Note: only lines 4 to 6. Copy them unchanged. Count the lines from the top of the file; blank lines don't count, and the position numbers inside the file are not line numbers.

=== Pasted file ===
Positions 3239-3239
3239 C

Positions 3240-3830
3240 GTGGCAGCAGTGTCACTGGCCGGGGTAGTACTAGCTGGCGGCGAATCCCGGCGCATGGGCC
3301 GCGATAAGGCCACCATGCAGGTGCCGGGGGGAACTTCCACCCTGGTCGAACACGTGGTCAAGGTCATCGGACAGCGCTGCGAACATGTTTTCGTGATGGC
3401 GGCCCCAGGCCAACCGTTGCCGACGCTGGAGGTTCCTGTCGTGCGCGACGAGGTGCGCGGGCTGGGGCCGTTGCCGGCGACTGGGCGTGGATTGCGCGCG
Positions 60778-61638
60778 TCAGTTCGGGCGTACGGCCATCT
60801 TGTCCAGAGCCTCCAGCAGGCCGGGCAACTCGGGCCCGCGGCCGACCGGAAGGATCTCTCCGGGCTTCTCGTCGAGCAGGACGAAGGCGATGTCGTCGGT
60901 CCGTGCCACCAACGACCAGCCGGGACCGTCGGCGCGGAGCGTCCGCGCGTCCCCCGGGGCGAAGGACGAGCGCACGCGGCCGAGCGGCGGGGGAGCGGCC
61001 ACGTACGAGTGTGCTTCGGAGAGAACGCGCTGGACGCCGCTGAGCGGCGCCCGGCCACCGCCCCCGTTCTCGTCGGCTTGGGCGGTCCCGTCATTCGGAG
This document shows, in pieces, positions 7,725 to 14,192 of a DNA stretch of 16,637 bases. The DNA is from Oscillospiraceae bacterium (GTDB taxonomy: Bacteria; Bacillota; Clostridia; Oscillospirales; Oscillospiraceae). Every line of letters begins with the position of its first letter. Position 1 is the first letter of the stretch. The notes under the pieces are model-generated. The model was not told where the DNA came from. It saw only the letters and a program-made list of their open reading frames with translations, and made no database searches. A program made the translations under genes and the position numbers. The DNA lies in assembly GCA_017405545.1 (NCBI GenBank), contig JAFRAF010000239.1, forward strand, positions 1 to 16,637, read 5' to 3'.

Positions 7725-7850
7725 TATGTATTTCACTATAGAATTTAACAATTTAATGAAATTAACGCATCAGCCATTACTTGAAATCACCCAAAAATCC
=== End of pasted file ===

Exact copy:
3240 GTGGCAGCAGTGTCACTGGCCGGGGTAGTACTAGCTGGCGGCGAATCCCGGCGCATGGGCC
3301 GCGATAAGGCCACCATGCAGGTGCCGGGGGGAACTTCCACCCTGGTCGAACACGTGGTCAAGGTCATCGGACAGCGCTGCGAACATGTTTTCGTGATGGC
3401 GGCCCCAGGCCAACCGTTGCCGACGCTGGAGGTTCCTGTCGTGCGCGACGAGGTGCGCGGGCTGGGGCCGTTGCCGGCGACTGGGCGTGGATTGCGCGCG